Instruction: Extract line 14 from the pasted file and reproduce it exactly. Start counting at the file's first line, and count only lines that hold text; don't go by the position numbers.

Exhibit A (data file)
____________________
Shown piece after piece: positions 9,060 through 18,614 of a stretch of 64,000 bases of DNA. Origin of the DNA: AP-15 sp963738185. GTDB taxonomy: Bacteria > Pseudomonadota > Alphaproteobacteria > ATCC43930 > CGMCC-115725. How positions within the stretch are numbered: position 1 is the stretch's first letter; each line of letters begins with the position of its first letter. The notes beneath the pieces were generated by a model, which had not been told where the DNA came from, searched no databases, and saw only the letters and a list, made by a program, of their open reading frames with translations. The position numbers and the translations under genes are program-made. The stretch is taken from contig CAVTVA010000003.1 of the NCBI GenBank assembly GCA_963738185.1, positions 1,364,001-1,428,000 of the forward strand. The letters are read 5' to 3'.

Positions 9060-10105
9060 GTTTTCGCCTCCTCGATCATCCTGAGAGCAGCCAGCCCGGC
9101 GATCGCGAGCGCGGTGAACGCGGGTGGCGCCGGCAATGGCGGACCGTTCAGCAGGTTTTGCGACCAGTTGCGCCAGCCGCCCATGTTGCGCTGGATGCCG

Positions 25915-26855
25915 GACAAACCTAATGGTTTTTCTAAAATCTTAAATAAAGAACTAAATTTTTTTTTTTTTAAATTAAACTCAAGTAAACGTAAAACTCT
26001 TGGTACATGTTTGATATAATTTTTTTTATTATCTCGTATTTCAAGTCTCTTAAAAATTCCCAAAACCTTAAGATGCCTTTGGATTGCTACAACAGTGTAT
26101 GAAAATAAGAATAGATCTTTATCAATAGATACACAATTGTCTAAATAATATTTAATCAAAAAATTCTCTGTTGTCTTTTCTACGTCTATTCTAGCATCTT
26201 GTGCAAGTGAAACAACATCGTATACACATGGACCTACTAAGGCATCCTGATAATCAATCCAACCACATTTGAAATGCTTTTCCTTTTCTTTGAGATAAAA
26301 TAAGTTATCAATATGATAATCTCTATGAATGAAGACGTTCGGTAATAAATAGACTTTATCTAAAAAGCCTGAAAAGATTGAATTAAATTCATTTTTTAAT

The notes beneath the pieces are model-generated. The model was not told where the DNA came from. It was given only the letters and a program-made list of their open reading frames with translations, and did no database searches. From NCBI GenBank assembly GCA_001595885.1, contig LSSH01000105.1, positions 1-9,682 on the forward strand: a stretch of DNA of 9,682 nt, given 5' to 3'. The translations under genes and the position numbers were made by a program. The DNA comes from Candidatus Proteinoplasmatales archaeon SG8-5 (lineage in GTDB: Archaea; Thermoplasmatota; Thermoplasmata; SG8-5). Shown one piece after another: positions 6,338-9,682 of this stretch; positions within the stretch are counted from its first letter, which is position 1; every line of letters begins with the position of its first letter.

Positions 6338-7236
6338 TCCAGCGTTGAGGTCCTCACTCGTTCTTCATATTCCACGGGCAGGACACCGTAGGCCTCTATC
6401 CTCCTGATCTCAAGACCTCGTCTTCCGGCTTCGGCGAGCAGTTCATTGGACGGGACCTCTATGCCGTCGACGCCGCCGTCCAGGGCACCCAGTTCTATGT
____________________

6401 CTCCTGATCTCAAGACCTCGTCTTCCGGCTTCGGCGAGCAGTTCATTGGACGGGACCTCTATGCCGTCGACGCCGCCGTCCAGGGCACCCAGTTCTATGT